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Posted by Craig Basinger on Sep 6th, 2022

Fall Is Coming

Yes, the summer rally really went from oversold levels in mid June to getting a tailwind from a number of contributors. Valuations in June had become much more appealing, and second quarter earnings did not erode as many had expected from rising costs. Meanwhile recession fears were tapped lower thanks to improving economic data and inflation pressures started to roll over a bit. Seems that the left side of the porridge (inflation) was too hot and the right side (the economy) too cool, but mixing them together made things just right for a rally. Markets bounced pretty hard off the June bottom, during summer trading that typically has less liquidity.

Unfortunately, around mid August the market appeared to be limping across the line. Seems the porridge isn’t cooling fast enough for the Fed, which reiterated an aggressive hiking path as inflation is enemy #1. Meanwhile, the improving economic data appears to be fleeting, especially when you look globally. And now we are heading into a time of year that is historically challenging for markets.

Rally stalls heading into labour day

As we move into the third period of 2022, the outlook remains challenging. Inflation may be starting to come down, but the pace remains a big question as service-related inflation is building while goods prices are becoming disinflationary. The one certainty is that short-term interest rates will continue to move higher this year. This is already being felt materially in housing markets given the high sensitivity to financing costs. Meanwhile manufacturing, which has been playing catch-up due to previous shortages, is beginning to weaken. On the positive side, the U.S. consumer remains healthy, but this remains one of the few bright spots globally.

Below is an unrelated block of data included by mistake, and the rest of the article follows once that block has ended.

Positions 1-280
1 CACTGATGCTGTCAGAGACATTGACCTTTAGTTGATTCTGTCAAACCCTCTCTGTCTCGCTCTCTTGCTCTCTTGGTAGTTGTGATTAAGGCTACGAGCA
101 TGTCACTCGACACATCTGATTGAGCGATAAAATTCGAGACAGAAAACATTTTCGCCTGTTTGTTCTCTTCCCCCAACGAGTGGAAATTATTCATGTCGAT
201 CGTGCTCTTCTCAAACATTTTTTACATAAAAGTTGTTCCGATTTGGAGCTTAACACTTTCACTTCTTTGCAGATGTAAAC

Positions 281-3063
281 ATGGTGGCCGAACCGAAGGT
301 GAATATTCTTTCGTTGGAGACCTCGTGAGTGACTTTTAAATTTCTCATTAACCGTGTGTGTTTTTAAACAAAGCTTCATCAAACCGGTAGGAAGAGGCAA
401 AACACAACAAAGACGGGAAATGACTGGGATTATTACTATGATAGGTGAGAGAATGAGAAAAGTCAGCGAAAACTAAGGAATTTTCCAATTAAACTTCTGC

The final third of 2022 is likely to continue to see heightened volatility. Seasonality, midterm elections, inflation, slowing economic growth, negative earnings revisions, and tightening policy are all headwinds. The winds may strengthen or dissipate at times, which will likely see bigger than normal swings in the market in both directions. As we pointed out in our second half outlook, we believe the market should finish higher than end of June levels, but by no means will it be a smooth line.

Was June the bottom…we don’t think so

In mid June, both global equities and the S&P 500 reached a trough level that was down about 23% compared with the highs about six months ago. The TSX, benefitting from commodity supply disruptions and comprising more value stocks, peaked at the end of March and bottomed in July—a month after the broader market. This is notable as the TSX is more sensitive to global recession fears and less sensitive to inflation fears. This is why the TSX was one of the best markets earlier in the year, before fears started migrating from inflation to recession.

June, or July for the TSX, could have been the bottom. Bear market bottoms are always doubted after the rally begins, often for months. And there is no textbook or normal recovery path. Some bears end with a violent upswing or a V-shaped bottom; others are much more gradual and grind out for months with only limited gains. Sometimes earning bottom before the market bottoms, sometimes after, and sometimes earnings don’t contract at all.

So far this market decline has been one of a valuation reset. Breaking down the return of the S&P and TSX, dividends and positive earnings growth have been evident, which means the market drop has been all about falling valuations or the market multiple (red bars in the chart). With the S&P now trading at 17x and the TSX way down at 12x, these are much more reasonable or even attractive valuations. And one thing is certain, lower valuations often translate into better future price returns. But the concern now is earnings, which are a function of economic growth.

S&P 500 return decomposition and TSX comp return decomposition

A one-legged stool, albeit a strong leg

Let’s simplify the global economy into three pieces – North America, Europe, and Asia.